They take in broken families and help make them whole. And they do it inside a secret compound that's located in one of the roughest neighborhoods in Southern California.
"Our first job is to protect the women, to protect the families," said Sister Anne Kelley of the Good Shepherd Shelter. "Not even our neighbors know what we do here."
Sister Anne is in the business of rescuing families.
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For the first time ever, the catholic nun allowed NBC LA to film inside the domestic violence shelter that's unlike any in Southern California.
It's a city within a city. Within the three-acre property, an apartment building, with individual homes for up to 12 families; a fully accredited elementary school and pre-school; a playground; vegetable and flower gardens; and there's even a swimming pool.
Unlike most domestic violence shelters, the families are allowed to stay as long as they need, as long as it takes to learn to live without chaos and without violence.
"One of the main questions that we ask on an intake interview is, 'you've left three times. What's different this time?' And if she says, 'the children,' then I know she's ready for our program," said Sister Anne.
But the journey from domestic violence victim to domestic violence survivor is a difficult one. The shelter requires the moms to attend daily parenting and education classes, as well as intense therapy sessions.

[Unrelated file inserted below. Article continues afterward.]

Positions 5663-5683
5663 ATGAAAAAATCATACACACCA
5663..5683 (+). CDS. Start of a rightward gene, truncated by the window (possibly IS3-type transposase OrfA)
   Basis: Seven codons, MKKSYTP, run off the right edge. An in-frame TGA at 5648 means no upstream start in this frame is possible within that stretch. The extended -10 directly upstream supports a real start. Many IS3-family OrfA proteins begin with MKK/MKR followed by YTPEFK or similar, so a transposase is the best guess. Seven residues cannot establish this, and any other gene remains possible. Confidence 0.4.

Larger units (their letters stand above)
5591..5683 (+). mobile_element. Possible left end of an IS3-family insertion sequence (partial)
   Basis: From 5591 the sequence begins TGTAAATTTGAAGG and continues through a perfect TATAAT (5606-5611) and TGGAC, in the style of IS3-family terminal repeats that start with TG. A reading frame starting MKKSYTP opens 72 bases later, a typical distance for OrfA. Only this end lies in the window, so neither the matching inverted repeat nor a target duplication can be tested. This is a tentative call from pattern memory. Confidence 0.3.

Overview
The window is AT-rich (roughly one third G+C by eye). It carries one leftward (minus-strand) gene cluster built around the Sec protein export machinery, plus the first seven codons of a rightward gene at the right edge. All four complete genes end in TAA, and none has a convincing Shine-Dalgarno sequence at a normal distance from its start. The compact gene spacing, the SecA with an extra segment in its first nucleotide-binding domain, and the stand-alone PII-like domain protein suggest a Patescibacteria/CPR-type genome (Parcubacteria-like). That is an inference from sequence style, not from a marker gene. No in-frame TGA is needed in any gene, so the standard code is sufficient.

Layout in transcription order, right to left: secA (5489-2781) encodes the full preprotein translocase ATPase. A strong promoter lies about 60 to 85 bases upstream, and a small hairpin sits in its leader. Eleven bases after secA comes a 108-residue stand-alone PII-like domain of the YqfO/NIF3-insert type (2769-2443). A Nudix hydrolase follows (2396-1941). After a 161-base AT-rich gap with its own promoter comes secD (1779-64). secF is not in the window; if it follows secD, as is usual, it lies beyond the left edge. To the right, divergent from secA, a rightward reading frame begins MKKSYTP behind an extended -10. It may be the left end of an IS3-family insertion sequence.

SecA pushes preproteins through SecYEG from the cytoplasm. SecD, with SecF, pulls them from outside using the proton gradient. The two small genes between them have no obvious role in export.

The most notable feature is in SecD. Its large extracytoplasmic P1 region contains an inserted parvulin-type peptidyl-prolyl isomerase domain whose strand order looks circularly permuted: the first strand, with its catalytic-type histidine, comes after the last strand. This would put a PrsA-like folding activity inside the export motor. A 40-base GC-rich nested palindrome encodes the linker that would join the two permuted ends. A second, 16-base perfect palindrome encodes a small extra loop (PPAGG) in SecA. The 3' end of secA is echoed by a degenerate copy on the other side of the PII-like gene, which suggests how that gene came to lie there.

"I don't think I would have had a life if I wasn't here. I don't think I would have made it," said Claudia, a mother of five, who spent three years at the shelter rebuilding her life.
She came to the shelter after her ex-boyfriend beat her into a coma. She was three-months pregnant at the time of the attack.
"He said he abused me because I got pregnant and he didn't want me to have the baby," said Claudia. "But I was just thinking, 'I'm going to survive because of my kids.'"
"We have a 96 percent success rate of these families going on living violence-free, and the children staying in school and graduating college," said Sister Anne.
And one of the keys to this success rate is targeting the children. They also receive daily therapy sessions, but more importantly, they are encouraged to play, to have a childhood.
"It's much more difficult for anybody to fix any kind of abuse in their lives as adults. It's much easier when they are younger," said Sister Anne. "This is really the solution to domestic violence."
The Good Shepherd Shelter is not funded by the Catholic Church or by taxpayer money. It relies on private donations. Sister Anne said that with the poor economy, donations have been down.